DARK SKIES: Our Sun's magnetic energy
LYING 150 million kilometres from Earth is the Sun, our nearest star in space, as that is what a star is - pouring out light and heat we call energy.
Our star converts more than 500 tonnes of hydrogen every second into helium at the Sun's core, at 40 million degrees Celsius.
If this rate was to slow down or the Sun developed 0.1 per cent iron at its core, the Sun would die within milliseconds as iron absorbs energy and within 12 months this 'blue marble' planet we call Earth, would be a frozen wasteland.
When the Sun and the solar system formed billions of years ago out of a giant molecular cloud of hydrogen helium, dust and other matter called a nebula, our star went through some pretty hard times, as most stars do during formation.
While some stars can take up to a million Earth years to mature into a self-governing ball of light and heat, our Sun is believed by many Solar astronomers to be a third-generation star that was formed tens of billions of years ago and over time, has shrunk down and stabilised into what we have now; a small matured yellow type, middle-age star that will live for another 4.5 billion years, before it ends its life as a Red Giant.
Using our Sun as a model, solar physicists now compare its spectra to other similar middle-age stars in our galaxy, to see what changes are going on, in particular on Alpha Centauri, which is about the same size and chemical make-up as our tiny star.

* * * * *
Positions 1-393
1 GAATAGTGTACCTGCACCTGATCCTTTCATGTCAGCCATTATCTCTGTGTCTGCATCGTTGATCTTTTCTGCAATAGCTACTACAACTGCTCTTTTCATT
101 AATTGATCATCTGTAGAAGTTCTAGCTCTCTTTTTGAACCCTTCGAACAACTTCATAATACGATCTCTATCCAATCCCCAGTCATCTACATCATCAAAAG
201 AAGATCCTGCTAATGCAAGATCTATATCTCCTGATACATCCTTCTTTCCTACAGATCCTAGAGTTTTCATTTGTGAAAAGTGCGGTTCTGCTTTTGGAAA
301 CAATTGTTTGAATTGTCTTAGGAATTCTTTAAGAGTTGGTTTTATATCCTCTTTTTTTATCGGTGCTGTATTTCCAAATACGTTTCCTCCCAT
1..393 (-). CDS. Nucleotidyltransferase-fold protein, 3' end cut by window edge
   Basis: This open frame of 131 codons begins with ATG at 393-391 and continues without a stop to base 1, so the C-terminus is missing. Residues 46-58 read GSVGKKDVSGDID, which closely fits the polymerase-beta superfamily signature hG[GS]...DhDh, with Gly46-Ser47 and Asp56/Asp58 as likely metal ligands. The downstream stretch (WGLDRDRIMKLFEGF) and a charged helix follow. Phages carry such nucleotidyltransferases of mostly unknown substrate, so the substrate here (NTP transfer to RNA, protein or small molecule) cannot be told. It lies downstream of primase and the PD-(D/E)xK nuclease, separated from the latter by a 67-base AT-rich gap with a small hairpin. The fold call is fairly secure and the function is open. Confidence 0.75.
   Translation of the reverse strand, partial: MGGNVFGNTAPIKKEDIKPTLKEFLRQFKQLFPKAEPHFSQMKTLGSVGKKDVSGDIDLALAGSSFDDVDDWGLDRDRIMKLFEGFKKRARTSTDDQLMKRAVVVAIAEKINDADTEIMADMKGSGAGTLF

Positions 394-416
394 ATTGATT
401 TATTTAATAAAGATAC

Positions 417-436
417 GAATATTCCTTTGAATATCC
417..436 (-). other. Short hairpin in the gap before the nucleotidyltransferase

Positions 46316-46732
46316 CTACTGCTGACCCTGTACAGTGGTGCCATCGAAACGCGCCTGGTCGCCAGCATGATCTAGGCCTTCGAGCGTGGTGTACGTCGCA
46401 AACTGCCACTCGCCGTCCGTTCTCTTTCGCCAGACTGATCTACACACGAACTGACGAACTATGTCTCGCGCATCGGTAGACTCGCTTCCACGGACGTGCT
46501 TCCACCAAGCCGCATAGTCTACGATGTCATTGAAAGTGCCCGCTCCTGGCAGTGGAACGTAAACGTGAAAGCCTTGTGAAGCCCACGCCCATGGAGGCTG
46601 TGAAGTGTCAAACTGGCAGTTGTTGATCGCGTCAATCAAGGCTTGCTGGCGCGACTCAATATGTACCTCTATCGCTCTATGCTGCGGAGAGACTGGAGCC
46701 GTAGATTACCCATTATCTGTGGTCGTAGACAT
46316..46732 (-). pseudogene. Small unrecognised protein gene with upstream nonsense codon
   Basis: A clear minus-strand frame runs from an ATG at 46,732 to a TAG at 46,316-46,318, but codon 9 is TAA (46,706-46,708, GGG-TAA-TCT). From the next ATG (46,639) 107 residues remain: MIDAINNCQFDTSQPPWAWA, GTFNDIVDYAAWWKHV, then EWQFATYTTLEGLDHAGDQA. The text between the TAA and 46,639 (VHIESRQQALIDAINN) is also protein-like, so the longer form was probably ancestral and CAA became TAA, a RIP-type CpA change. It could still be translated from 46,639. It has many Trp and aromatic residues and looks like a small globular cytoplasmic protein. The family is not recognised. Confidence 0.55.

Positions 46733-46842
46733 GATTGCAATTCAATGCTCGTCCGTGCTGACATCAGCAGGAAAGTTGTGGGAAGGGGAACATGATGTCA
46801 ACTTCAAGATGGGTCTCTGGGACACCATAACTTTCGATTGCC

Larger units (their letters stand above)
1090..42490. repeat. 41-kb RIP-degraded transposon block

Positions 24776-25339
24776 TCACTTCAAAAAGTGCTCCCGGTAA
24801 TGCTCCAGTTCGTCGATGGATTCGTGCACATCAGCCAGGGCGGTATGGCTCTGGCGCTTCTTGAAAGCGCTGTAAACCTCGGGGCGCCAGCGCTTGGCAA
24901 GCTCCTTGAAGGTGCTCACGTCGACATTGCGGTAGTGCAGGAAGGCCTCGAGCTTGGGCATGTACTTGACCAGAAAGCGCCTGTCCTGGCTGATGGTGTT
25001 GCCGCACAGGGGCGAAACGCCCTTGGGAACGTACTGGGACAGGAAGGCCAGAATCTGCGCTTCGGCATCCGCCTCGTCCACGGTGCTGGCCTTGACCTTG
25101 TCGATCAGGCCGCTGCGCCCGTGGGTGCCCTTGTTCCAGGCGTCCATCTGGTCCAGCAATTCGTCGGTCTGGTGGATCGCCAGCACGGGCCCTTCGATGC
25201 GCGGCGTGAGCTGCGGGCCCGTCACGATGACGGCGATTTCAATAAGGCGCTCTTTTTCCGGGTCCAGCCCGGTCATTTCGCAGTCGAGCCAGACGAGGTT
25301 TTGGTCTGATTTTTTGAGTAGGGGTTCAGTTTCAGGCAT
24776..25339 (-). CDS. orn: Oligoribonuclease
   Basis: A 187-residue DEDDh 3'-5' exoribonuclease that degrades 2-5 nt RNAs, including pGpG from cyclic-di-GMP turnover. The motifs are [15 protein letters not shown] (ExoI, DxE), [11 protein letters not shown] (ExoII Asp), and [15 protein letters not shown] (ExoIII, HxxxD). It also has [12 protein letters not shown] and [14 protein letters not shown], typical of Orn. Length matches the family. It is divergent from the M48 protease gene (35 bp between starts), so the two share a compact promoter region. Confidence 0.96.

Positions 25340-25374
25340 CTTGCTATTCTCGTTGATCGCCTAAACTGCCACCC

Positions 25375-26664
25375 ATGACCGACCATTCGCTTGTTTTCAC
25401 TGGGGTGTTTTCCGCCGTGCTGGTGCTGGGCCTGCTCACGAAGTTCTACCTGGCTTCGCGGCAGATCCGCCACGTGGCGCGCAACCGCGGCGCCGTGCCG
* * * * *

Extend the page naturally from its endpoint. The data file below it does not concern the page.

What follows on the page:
Measuring 1.4 million kilometres in diameter, our Sun is a very active hot ball of gas.
Its 6000C surface is constantly changing every micro-second, as billions of solar cells as big as Queensland rise to the surface and submerge every five minutes. The magnetic field lines near sunspots often tangle, cross, and re-organise.
This can cause a sudden explosion of energy called a solar flare, which releases a lot of radiation into space.
If a solar flare is very intense, the radiation it releases can interfere with our radio communications here on Earth, and auroras occur around Earth's north and south poles. Solar flares are sometimes accompanied by a coronal mass ejection, which are huge bubbles of radiation and particles from the Sun.
They explode into space at very high speed when the Sun's magnetic field lines suddenly re-organise.
In 1989, the Canadian state of Quebec lost power for 10 hours due to a huge solar flare tripping out a hydro electric power station and in 1859, a solar flare was so huge it lit up most of the world. If this happened today, solar scientists say 95 per cent of the world's electronic systems would be disabled.
Solar flares can cripple satellites and along with deadly gamma rays, can destroy an astronaut's white cells, resulting in 100 per cent leukaemia.